Demonglass (A Hex Hall Novel) by Rachel Hawkins
Sophie Mercer demon spawn extraordinaire is once again entertaining us with her quick wit and her so called dysfunctional demon life in the sequel to Rachel Hawkins Hex Hall. Demonglass follows Mercer post Alice meltdown, Elodie’s demise, and Archer’s betrayal to the lovely english countryside for the summer with Cal, Jenna, and her absentee father. She is suppose to have a long relaxing vacation with her friends, get to know her dad, brush up on her magic skills, and decide whether to go through with the removal. Surprisingly there are already two other demon teens staying at council headquarters. Someones been raising demons. There are also reports of The Eye and more importantly Archer Cross in the UK. And of course someone is trying to kill Sophie.
This too long awaited follow up, was just that too long await. Demonglass is one book that could have benefitted from a shorter release date. Hex Hall was an exciting new addition to the YA market, and I was equally excited about Demonglass (or so I thought). Until I started reading it. Sophie’s sarcasm was just as much of a joy. I really like how Hawkins ends most of her chapters with a little teaser to make you want to keep going, but I still could not get into it. The beginning was such a chore, and what normally would take me a day or two to read, took me more than a week to finish. Demonglass was OK, it could have been better.
1. Even though there are a few significant action filled scenes in the beginning and middle of this book, the main body of the book is mostly about building the relationship between Sophie and her father. When the story is not about family bonding Hawkins is setting all the ground work for the story arc and the series arc. Which interestingly she did very little of in Hex Hall. All the elements from the first book are more like cornerstones that Hawkins uses to build the foundation and supporting threads for the series that we learn by the end of Demonglass. While I think the majority of the information is important and not mindless filler, it is still a big brick of the book a good 200pgs. worth, and cause for a slow start. Developing some of the secondary characters more or some romance intertwined with the heavy duty story building would have carried it off.
2. In Demonglass we are introduced to Nick and Daisy. Their characters are introduced as a bit unhinged. They teeter on and off the rocker, possible looney bin material. Through out the book they were sort of there, or there in the background. I think I would have liked to see them featured more. Instead of starting out the crazies, I would have like to have seen them develop, see them decline from seemingly normal teens into complete madness.
3. Too little Archer. The story lacks the great romance we were spoiled with in Hex Hall. Things don’t really pick up in the love department for Sophie until the end when Archer becomes more of a feature. Don’t get me wrong I am a sucker for the whole Romeo & Juliet bit, but the creation of a complicated love triangle was a big missed opportunity. Cal could have been there through out the whole book, but he was just a notion somewhere in the background. He was sorely under utilized. His presence during the Archer dry spell would have added much need male interest. I also hate when the possible other male lead is pretty much perfect. It seems so ironic that a guy like that is the one that gets left behind. I wish he had some flaw so I wouldn’t feel so bad for him. There was just too little of Cal as well. Hawkins could have at least built a stronger foundation for a future love triangle. And Sophie is annoyingly imperceptive. She’s completely clueless, and dismisses any notion that he might have genuine feelings for her while they’re flirting. The whole time she’s pining and loathing Archer. This just made Sophie seem inconsiderate and completely self absorbed.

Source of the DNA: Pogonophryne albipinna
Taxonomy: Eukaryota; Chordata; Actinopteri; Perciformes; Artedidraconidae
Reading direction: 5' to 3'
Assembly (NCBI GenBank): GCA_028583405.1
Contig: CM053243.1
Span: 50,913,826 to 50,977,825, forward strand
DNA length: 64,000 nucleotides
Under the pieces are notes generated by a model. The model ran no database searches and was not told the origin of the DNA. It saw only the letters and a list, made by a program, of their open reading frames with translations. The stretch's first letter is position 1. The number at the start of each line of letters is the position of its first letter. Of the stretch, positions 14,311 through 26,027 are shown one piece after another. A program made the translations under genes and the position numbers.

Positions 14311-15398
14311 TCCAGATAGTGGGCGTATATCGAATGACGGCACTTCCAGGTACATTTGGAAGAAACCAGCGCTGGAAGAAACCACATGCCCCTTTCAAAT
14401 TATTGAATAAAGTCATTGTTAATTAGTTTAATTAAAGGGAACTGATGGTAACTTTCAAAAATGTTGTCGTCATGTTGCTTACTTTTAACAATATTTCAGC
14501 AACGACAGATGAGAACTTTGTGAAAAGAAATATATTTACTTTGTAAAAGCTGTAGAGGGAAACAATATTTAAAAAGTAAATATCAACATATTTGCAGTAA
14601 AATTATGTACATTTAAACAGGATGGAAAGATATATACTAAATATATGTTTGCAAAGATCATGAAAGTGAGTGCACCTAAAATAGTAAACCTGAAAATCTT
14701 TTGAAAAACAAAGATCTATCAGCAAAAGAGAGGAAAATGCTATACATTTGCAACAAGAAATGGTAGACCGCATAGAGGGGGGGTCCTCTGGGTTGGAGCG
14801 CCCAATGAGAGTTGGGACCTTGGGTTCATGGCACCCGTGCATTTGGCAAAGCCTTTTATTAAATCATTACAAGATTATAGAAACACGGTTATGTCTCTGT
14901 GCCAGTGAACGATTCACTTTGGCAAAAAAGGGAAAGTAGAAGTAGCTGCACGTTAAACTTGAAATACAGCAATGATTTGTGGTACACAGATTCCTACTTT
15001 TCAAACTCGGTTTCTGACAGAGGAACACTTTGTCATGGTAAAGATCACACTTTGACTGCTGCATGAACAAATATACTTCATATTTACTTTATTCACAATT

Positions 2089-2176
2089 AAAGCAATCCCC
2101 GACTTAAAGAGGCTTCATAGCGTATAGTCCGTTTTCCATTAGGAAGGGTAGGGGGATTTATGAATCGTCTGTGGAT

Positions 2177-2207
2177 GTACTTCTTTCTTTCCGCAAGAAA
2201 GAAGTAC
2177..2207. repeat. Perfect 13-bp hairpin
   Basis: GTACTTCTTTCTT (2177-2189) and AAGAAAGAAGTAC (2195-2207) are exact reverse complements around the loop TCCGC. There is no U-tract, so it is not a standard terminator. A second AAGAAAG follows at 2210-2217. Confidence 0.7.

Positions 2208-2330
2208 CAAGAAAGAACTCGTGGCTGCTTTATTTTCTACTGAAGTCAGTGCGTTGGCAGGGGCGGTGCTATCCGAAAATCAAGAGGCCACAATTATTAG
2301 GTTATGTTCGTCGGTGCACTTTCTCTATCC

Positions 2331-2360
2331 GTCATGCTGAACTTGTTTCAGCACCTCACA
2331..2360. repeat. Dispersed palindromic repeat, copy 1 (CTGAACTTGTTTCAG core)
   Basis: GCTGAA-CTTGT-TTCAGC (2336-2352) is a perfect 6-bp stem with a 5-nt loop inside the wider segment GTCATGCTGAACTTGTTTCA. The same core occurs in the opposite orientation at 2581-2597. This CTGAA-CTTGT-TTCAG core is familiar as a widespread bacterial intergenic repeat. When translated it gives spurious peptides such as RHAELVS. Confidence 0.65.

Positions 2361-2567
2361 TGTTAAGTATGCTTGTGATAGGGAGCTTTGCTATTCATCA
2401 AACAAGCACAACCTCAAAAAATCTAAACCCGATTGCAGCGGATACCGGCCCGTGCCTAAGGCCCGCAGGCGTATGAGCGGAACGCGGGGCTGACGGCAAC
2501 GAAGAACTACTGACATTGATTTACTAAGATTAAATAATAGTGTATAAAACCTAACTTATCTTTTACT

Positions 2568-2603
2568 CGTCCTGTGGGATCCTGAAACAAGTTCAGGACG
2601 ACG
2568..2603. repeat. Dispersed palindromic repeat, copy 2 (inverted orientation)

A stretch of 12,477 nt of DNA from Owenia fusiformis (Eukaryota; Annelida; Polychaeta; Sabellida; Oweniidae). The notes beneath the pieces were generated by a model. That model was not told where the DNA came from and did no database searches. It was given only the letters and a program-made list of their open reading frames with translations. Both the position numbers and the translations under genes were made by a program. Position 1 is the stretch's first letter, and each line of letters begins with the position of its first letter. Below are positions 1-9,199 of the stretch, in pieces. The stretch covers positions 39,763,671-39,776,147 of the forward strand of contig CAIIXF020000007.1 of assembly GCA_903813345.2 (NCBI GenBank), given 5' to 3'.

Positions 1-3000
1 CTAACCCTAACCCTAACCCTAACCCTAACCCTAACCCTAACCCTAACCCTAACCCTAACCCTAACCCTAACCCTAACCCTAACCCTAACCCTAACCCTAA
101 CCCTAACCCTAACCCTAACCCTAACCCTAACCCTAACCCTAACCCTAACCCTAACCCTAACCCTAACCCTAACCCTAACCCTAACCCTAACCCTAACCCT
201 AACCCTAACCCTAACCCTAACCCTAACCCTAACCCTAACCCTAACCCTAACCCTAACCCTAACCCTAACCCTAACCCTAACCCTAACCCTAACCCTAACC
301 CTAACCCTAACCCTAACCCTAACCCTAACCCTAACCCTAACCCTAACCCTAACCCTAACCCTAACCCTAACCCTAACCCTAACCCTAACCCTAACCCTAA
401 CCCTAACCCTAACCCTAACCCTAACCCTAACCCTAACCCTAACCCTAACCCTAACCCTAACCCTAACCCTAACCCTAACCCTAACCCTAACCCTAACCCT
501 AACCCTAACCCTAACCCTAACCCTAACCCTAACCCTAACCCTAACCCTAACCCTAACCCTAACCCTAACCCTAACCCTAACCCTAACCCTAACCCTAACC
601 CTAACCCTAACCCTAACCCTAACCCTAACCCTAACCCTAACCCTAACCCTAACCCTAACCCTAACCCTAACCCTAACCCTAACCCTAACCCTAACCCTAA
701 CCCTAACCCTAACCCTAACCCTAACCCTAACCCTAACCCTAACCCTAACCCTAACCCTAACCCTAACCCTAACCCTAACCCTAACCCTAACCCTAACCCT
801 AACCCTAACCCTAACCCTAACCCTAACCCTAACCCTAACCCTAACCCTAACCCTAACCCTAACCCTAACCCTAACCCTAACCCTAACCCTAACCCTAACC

The only other thing that bothered me was a scene in the book when Sophie was at a dress fitting. I don’t usually have a problem with characters like Mercer who can be a bit abrasive with her wit and sarcasm, I am a fan of the snark, but during this dialogue Sophie came off very unlikable and ungracious. It was kinda like when you give someone a gift and they don’t have the decency to be thankful, they instead complain about how it’s not the color they wanted. I understand that Sophie didn’t feel like all the fuss was her, but her complaining through the whole chapter was too much. It made her unattractive.
The heavily threaded slow start could have benefitted from the momentum of a closer release. Toward the last 100 or so pages things really start to get rolling. Love, action, intrigue, and lots of betrayal. The overall series plot starts to come together. Relationships start to solidify. I think since this book isn’t even 400pgs that the author could have explored the character development or love triangle a bit more to help the lull in the beginning. If your a fan of this series it is an important edition, I would say stick it out. The end is much better than the beginning.
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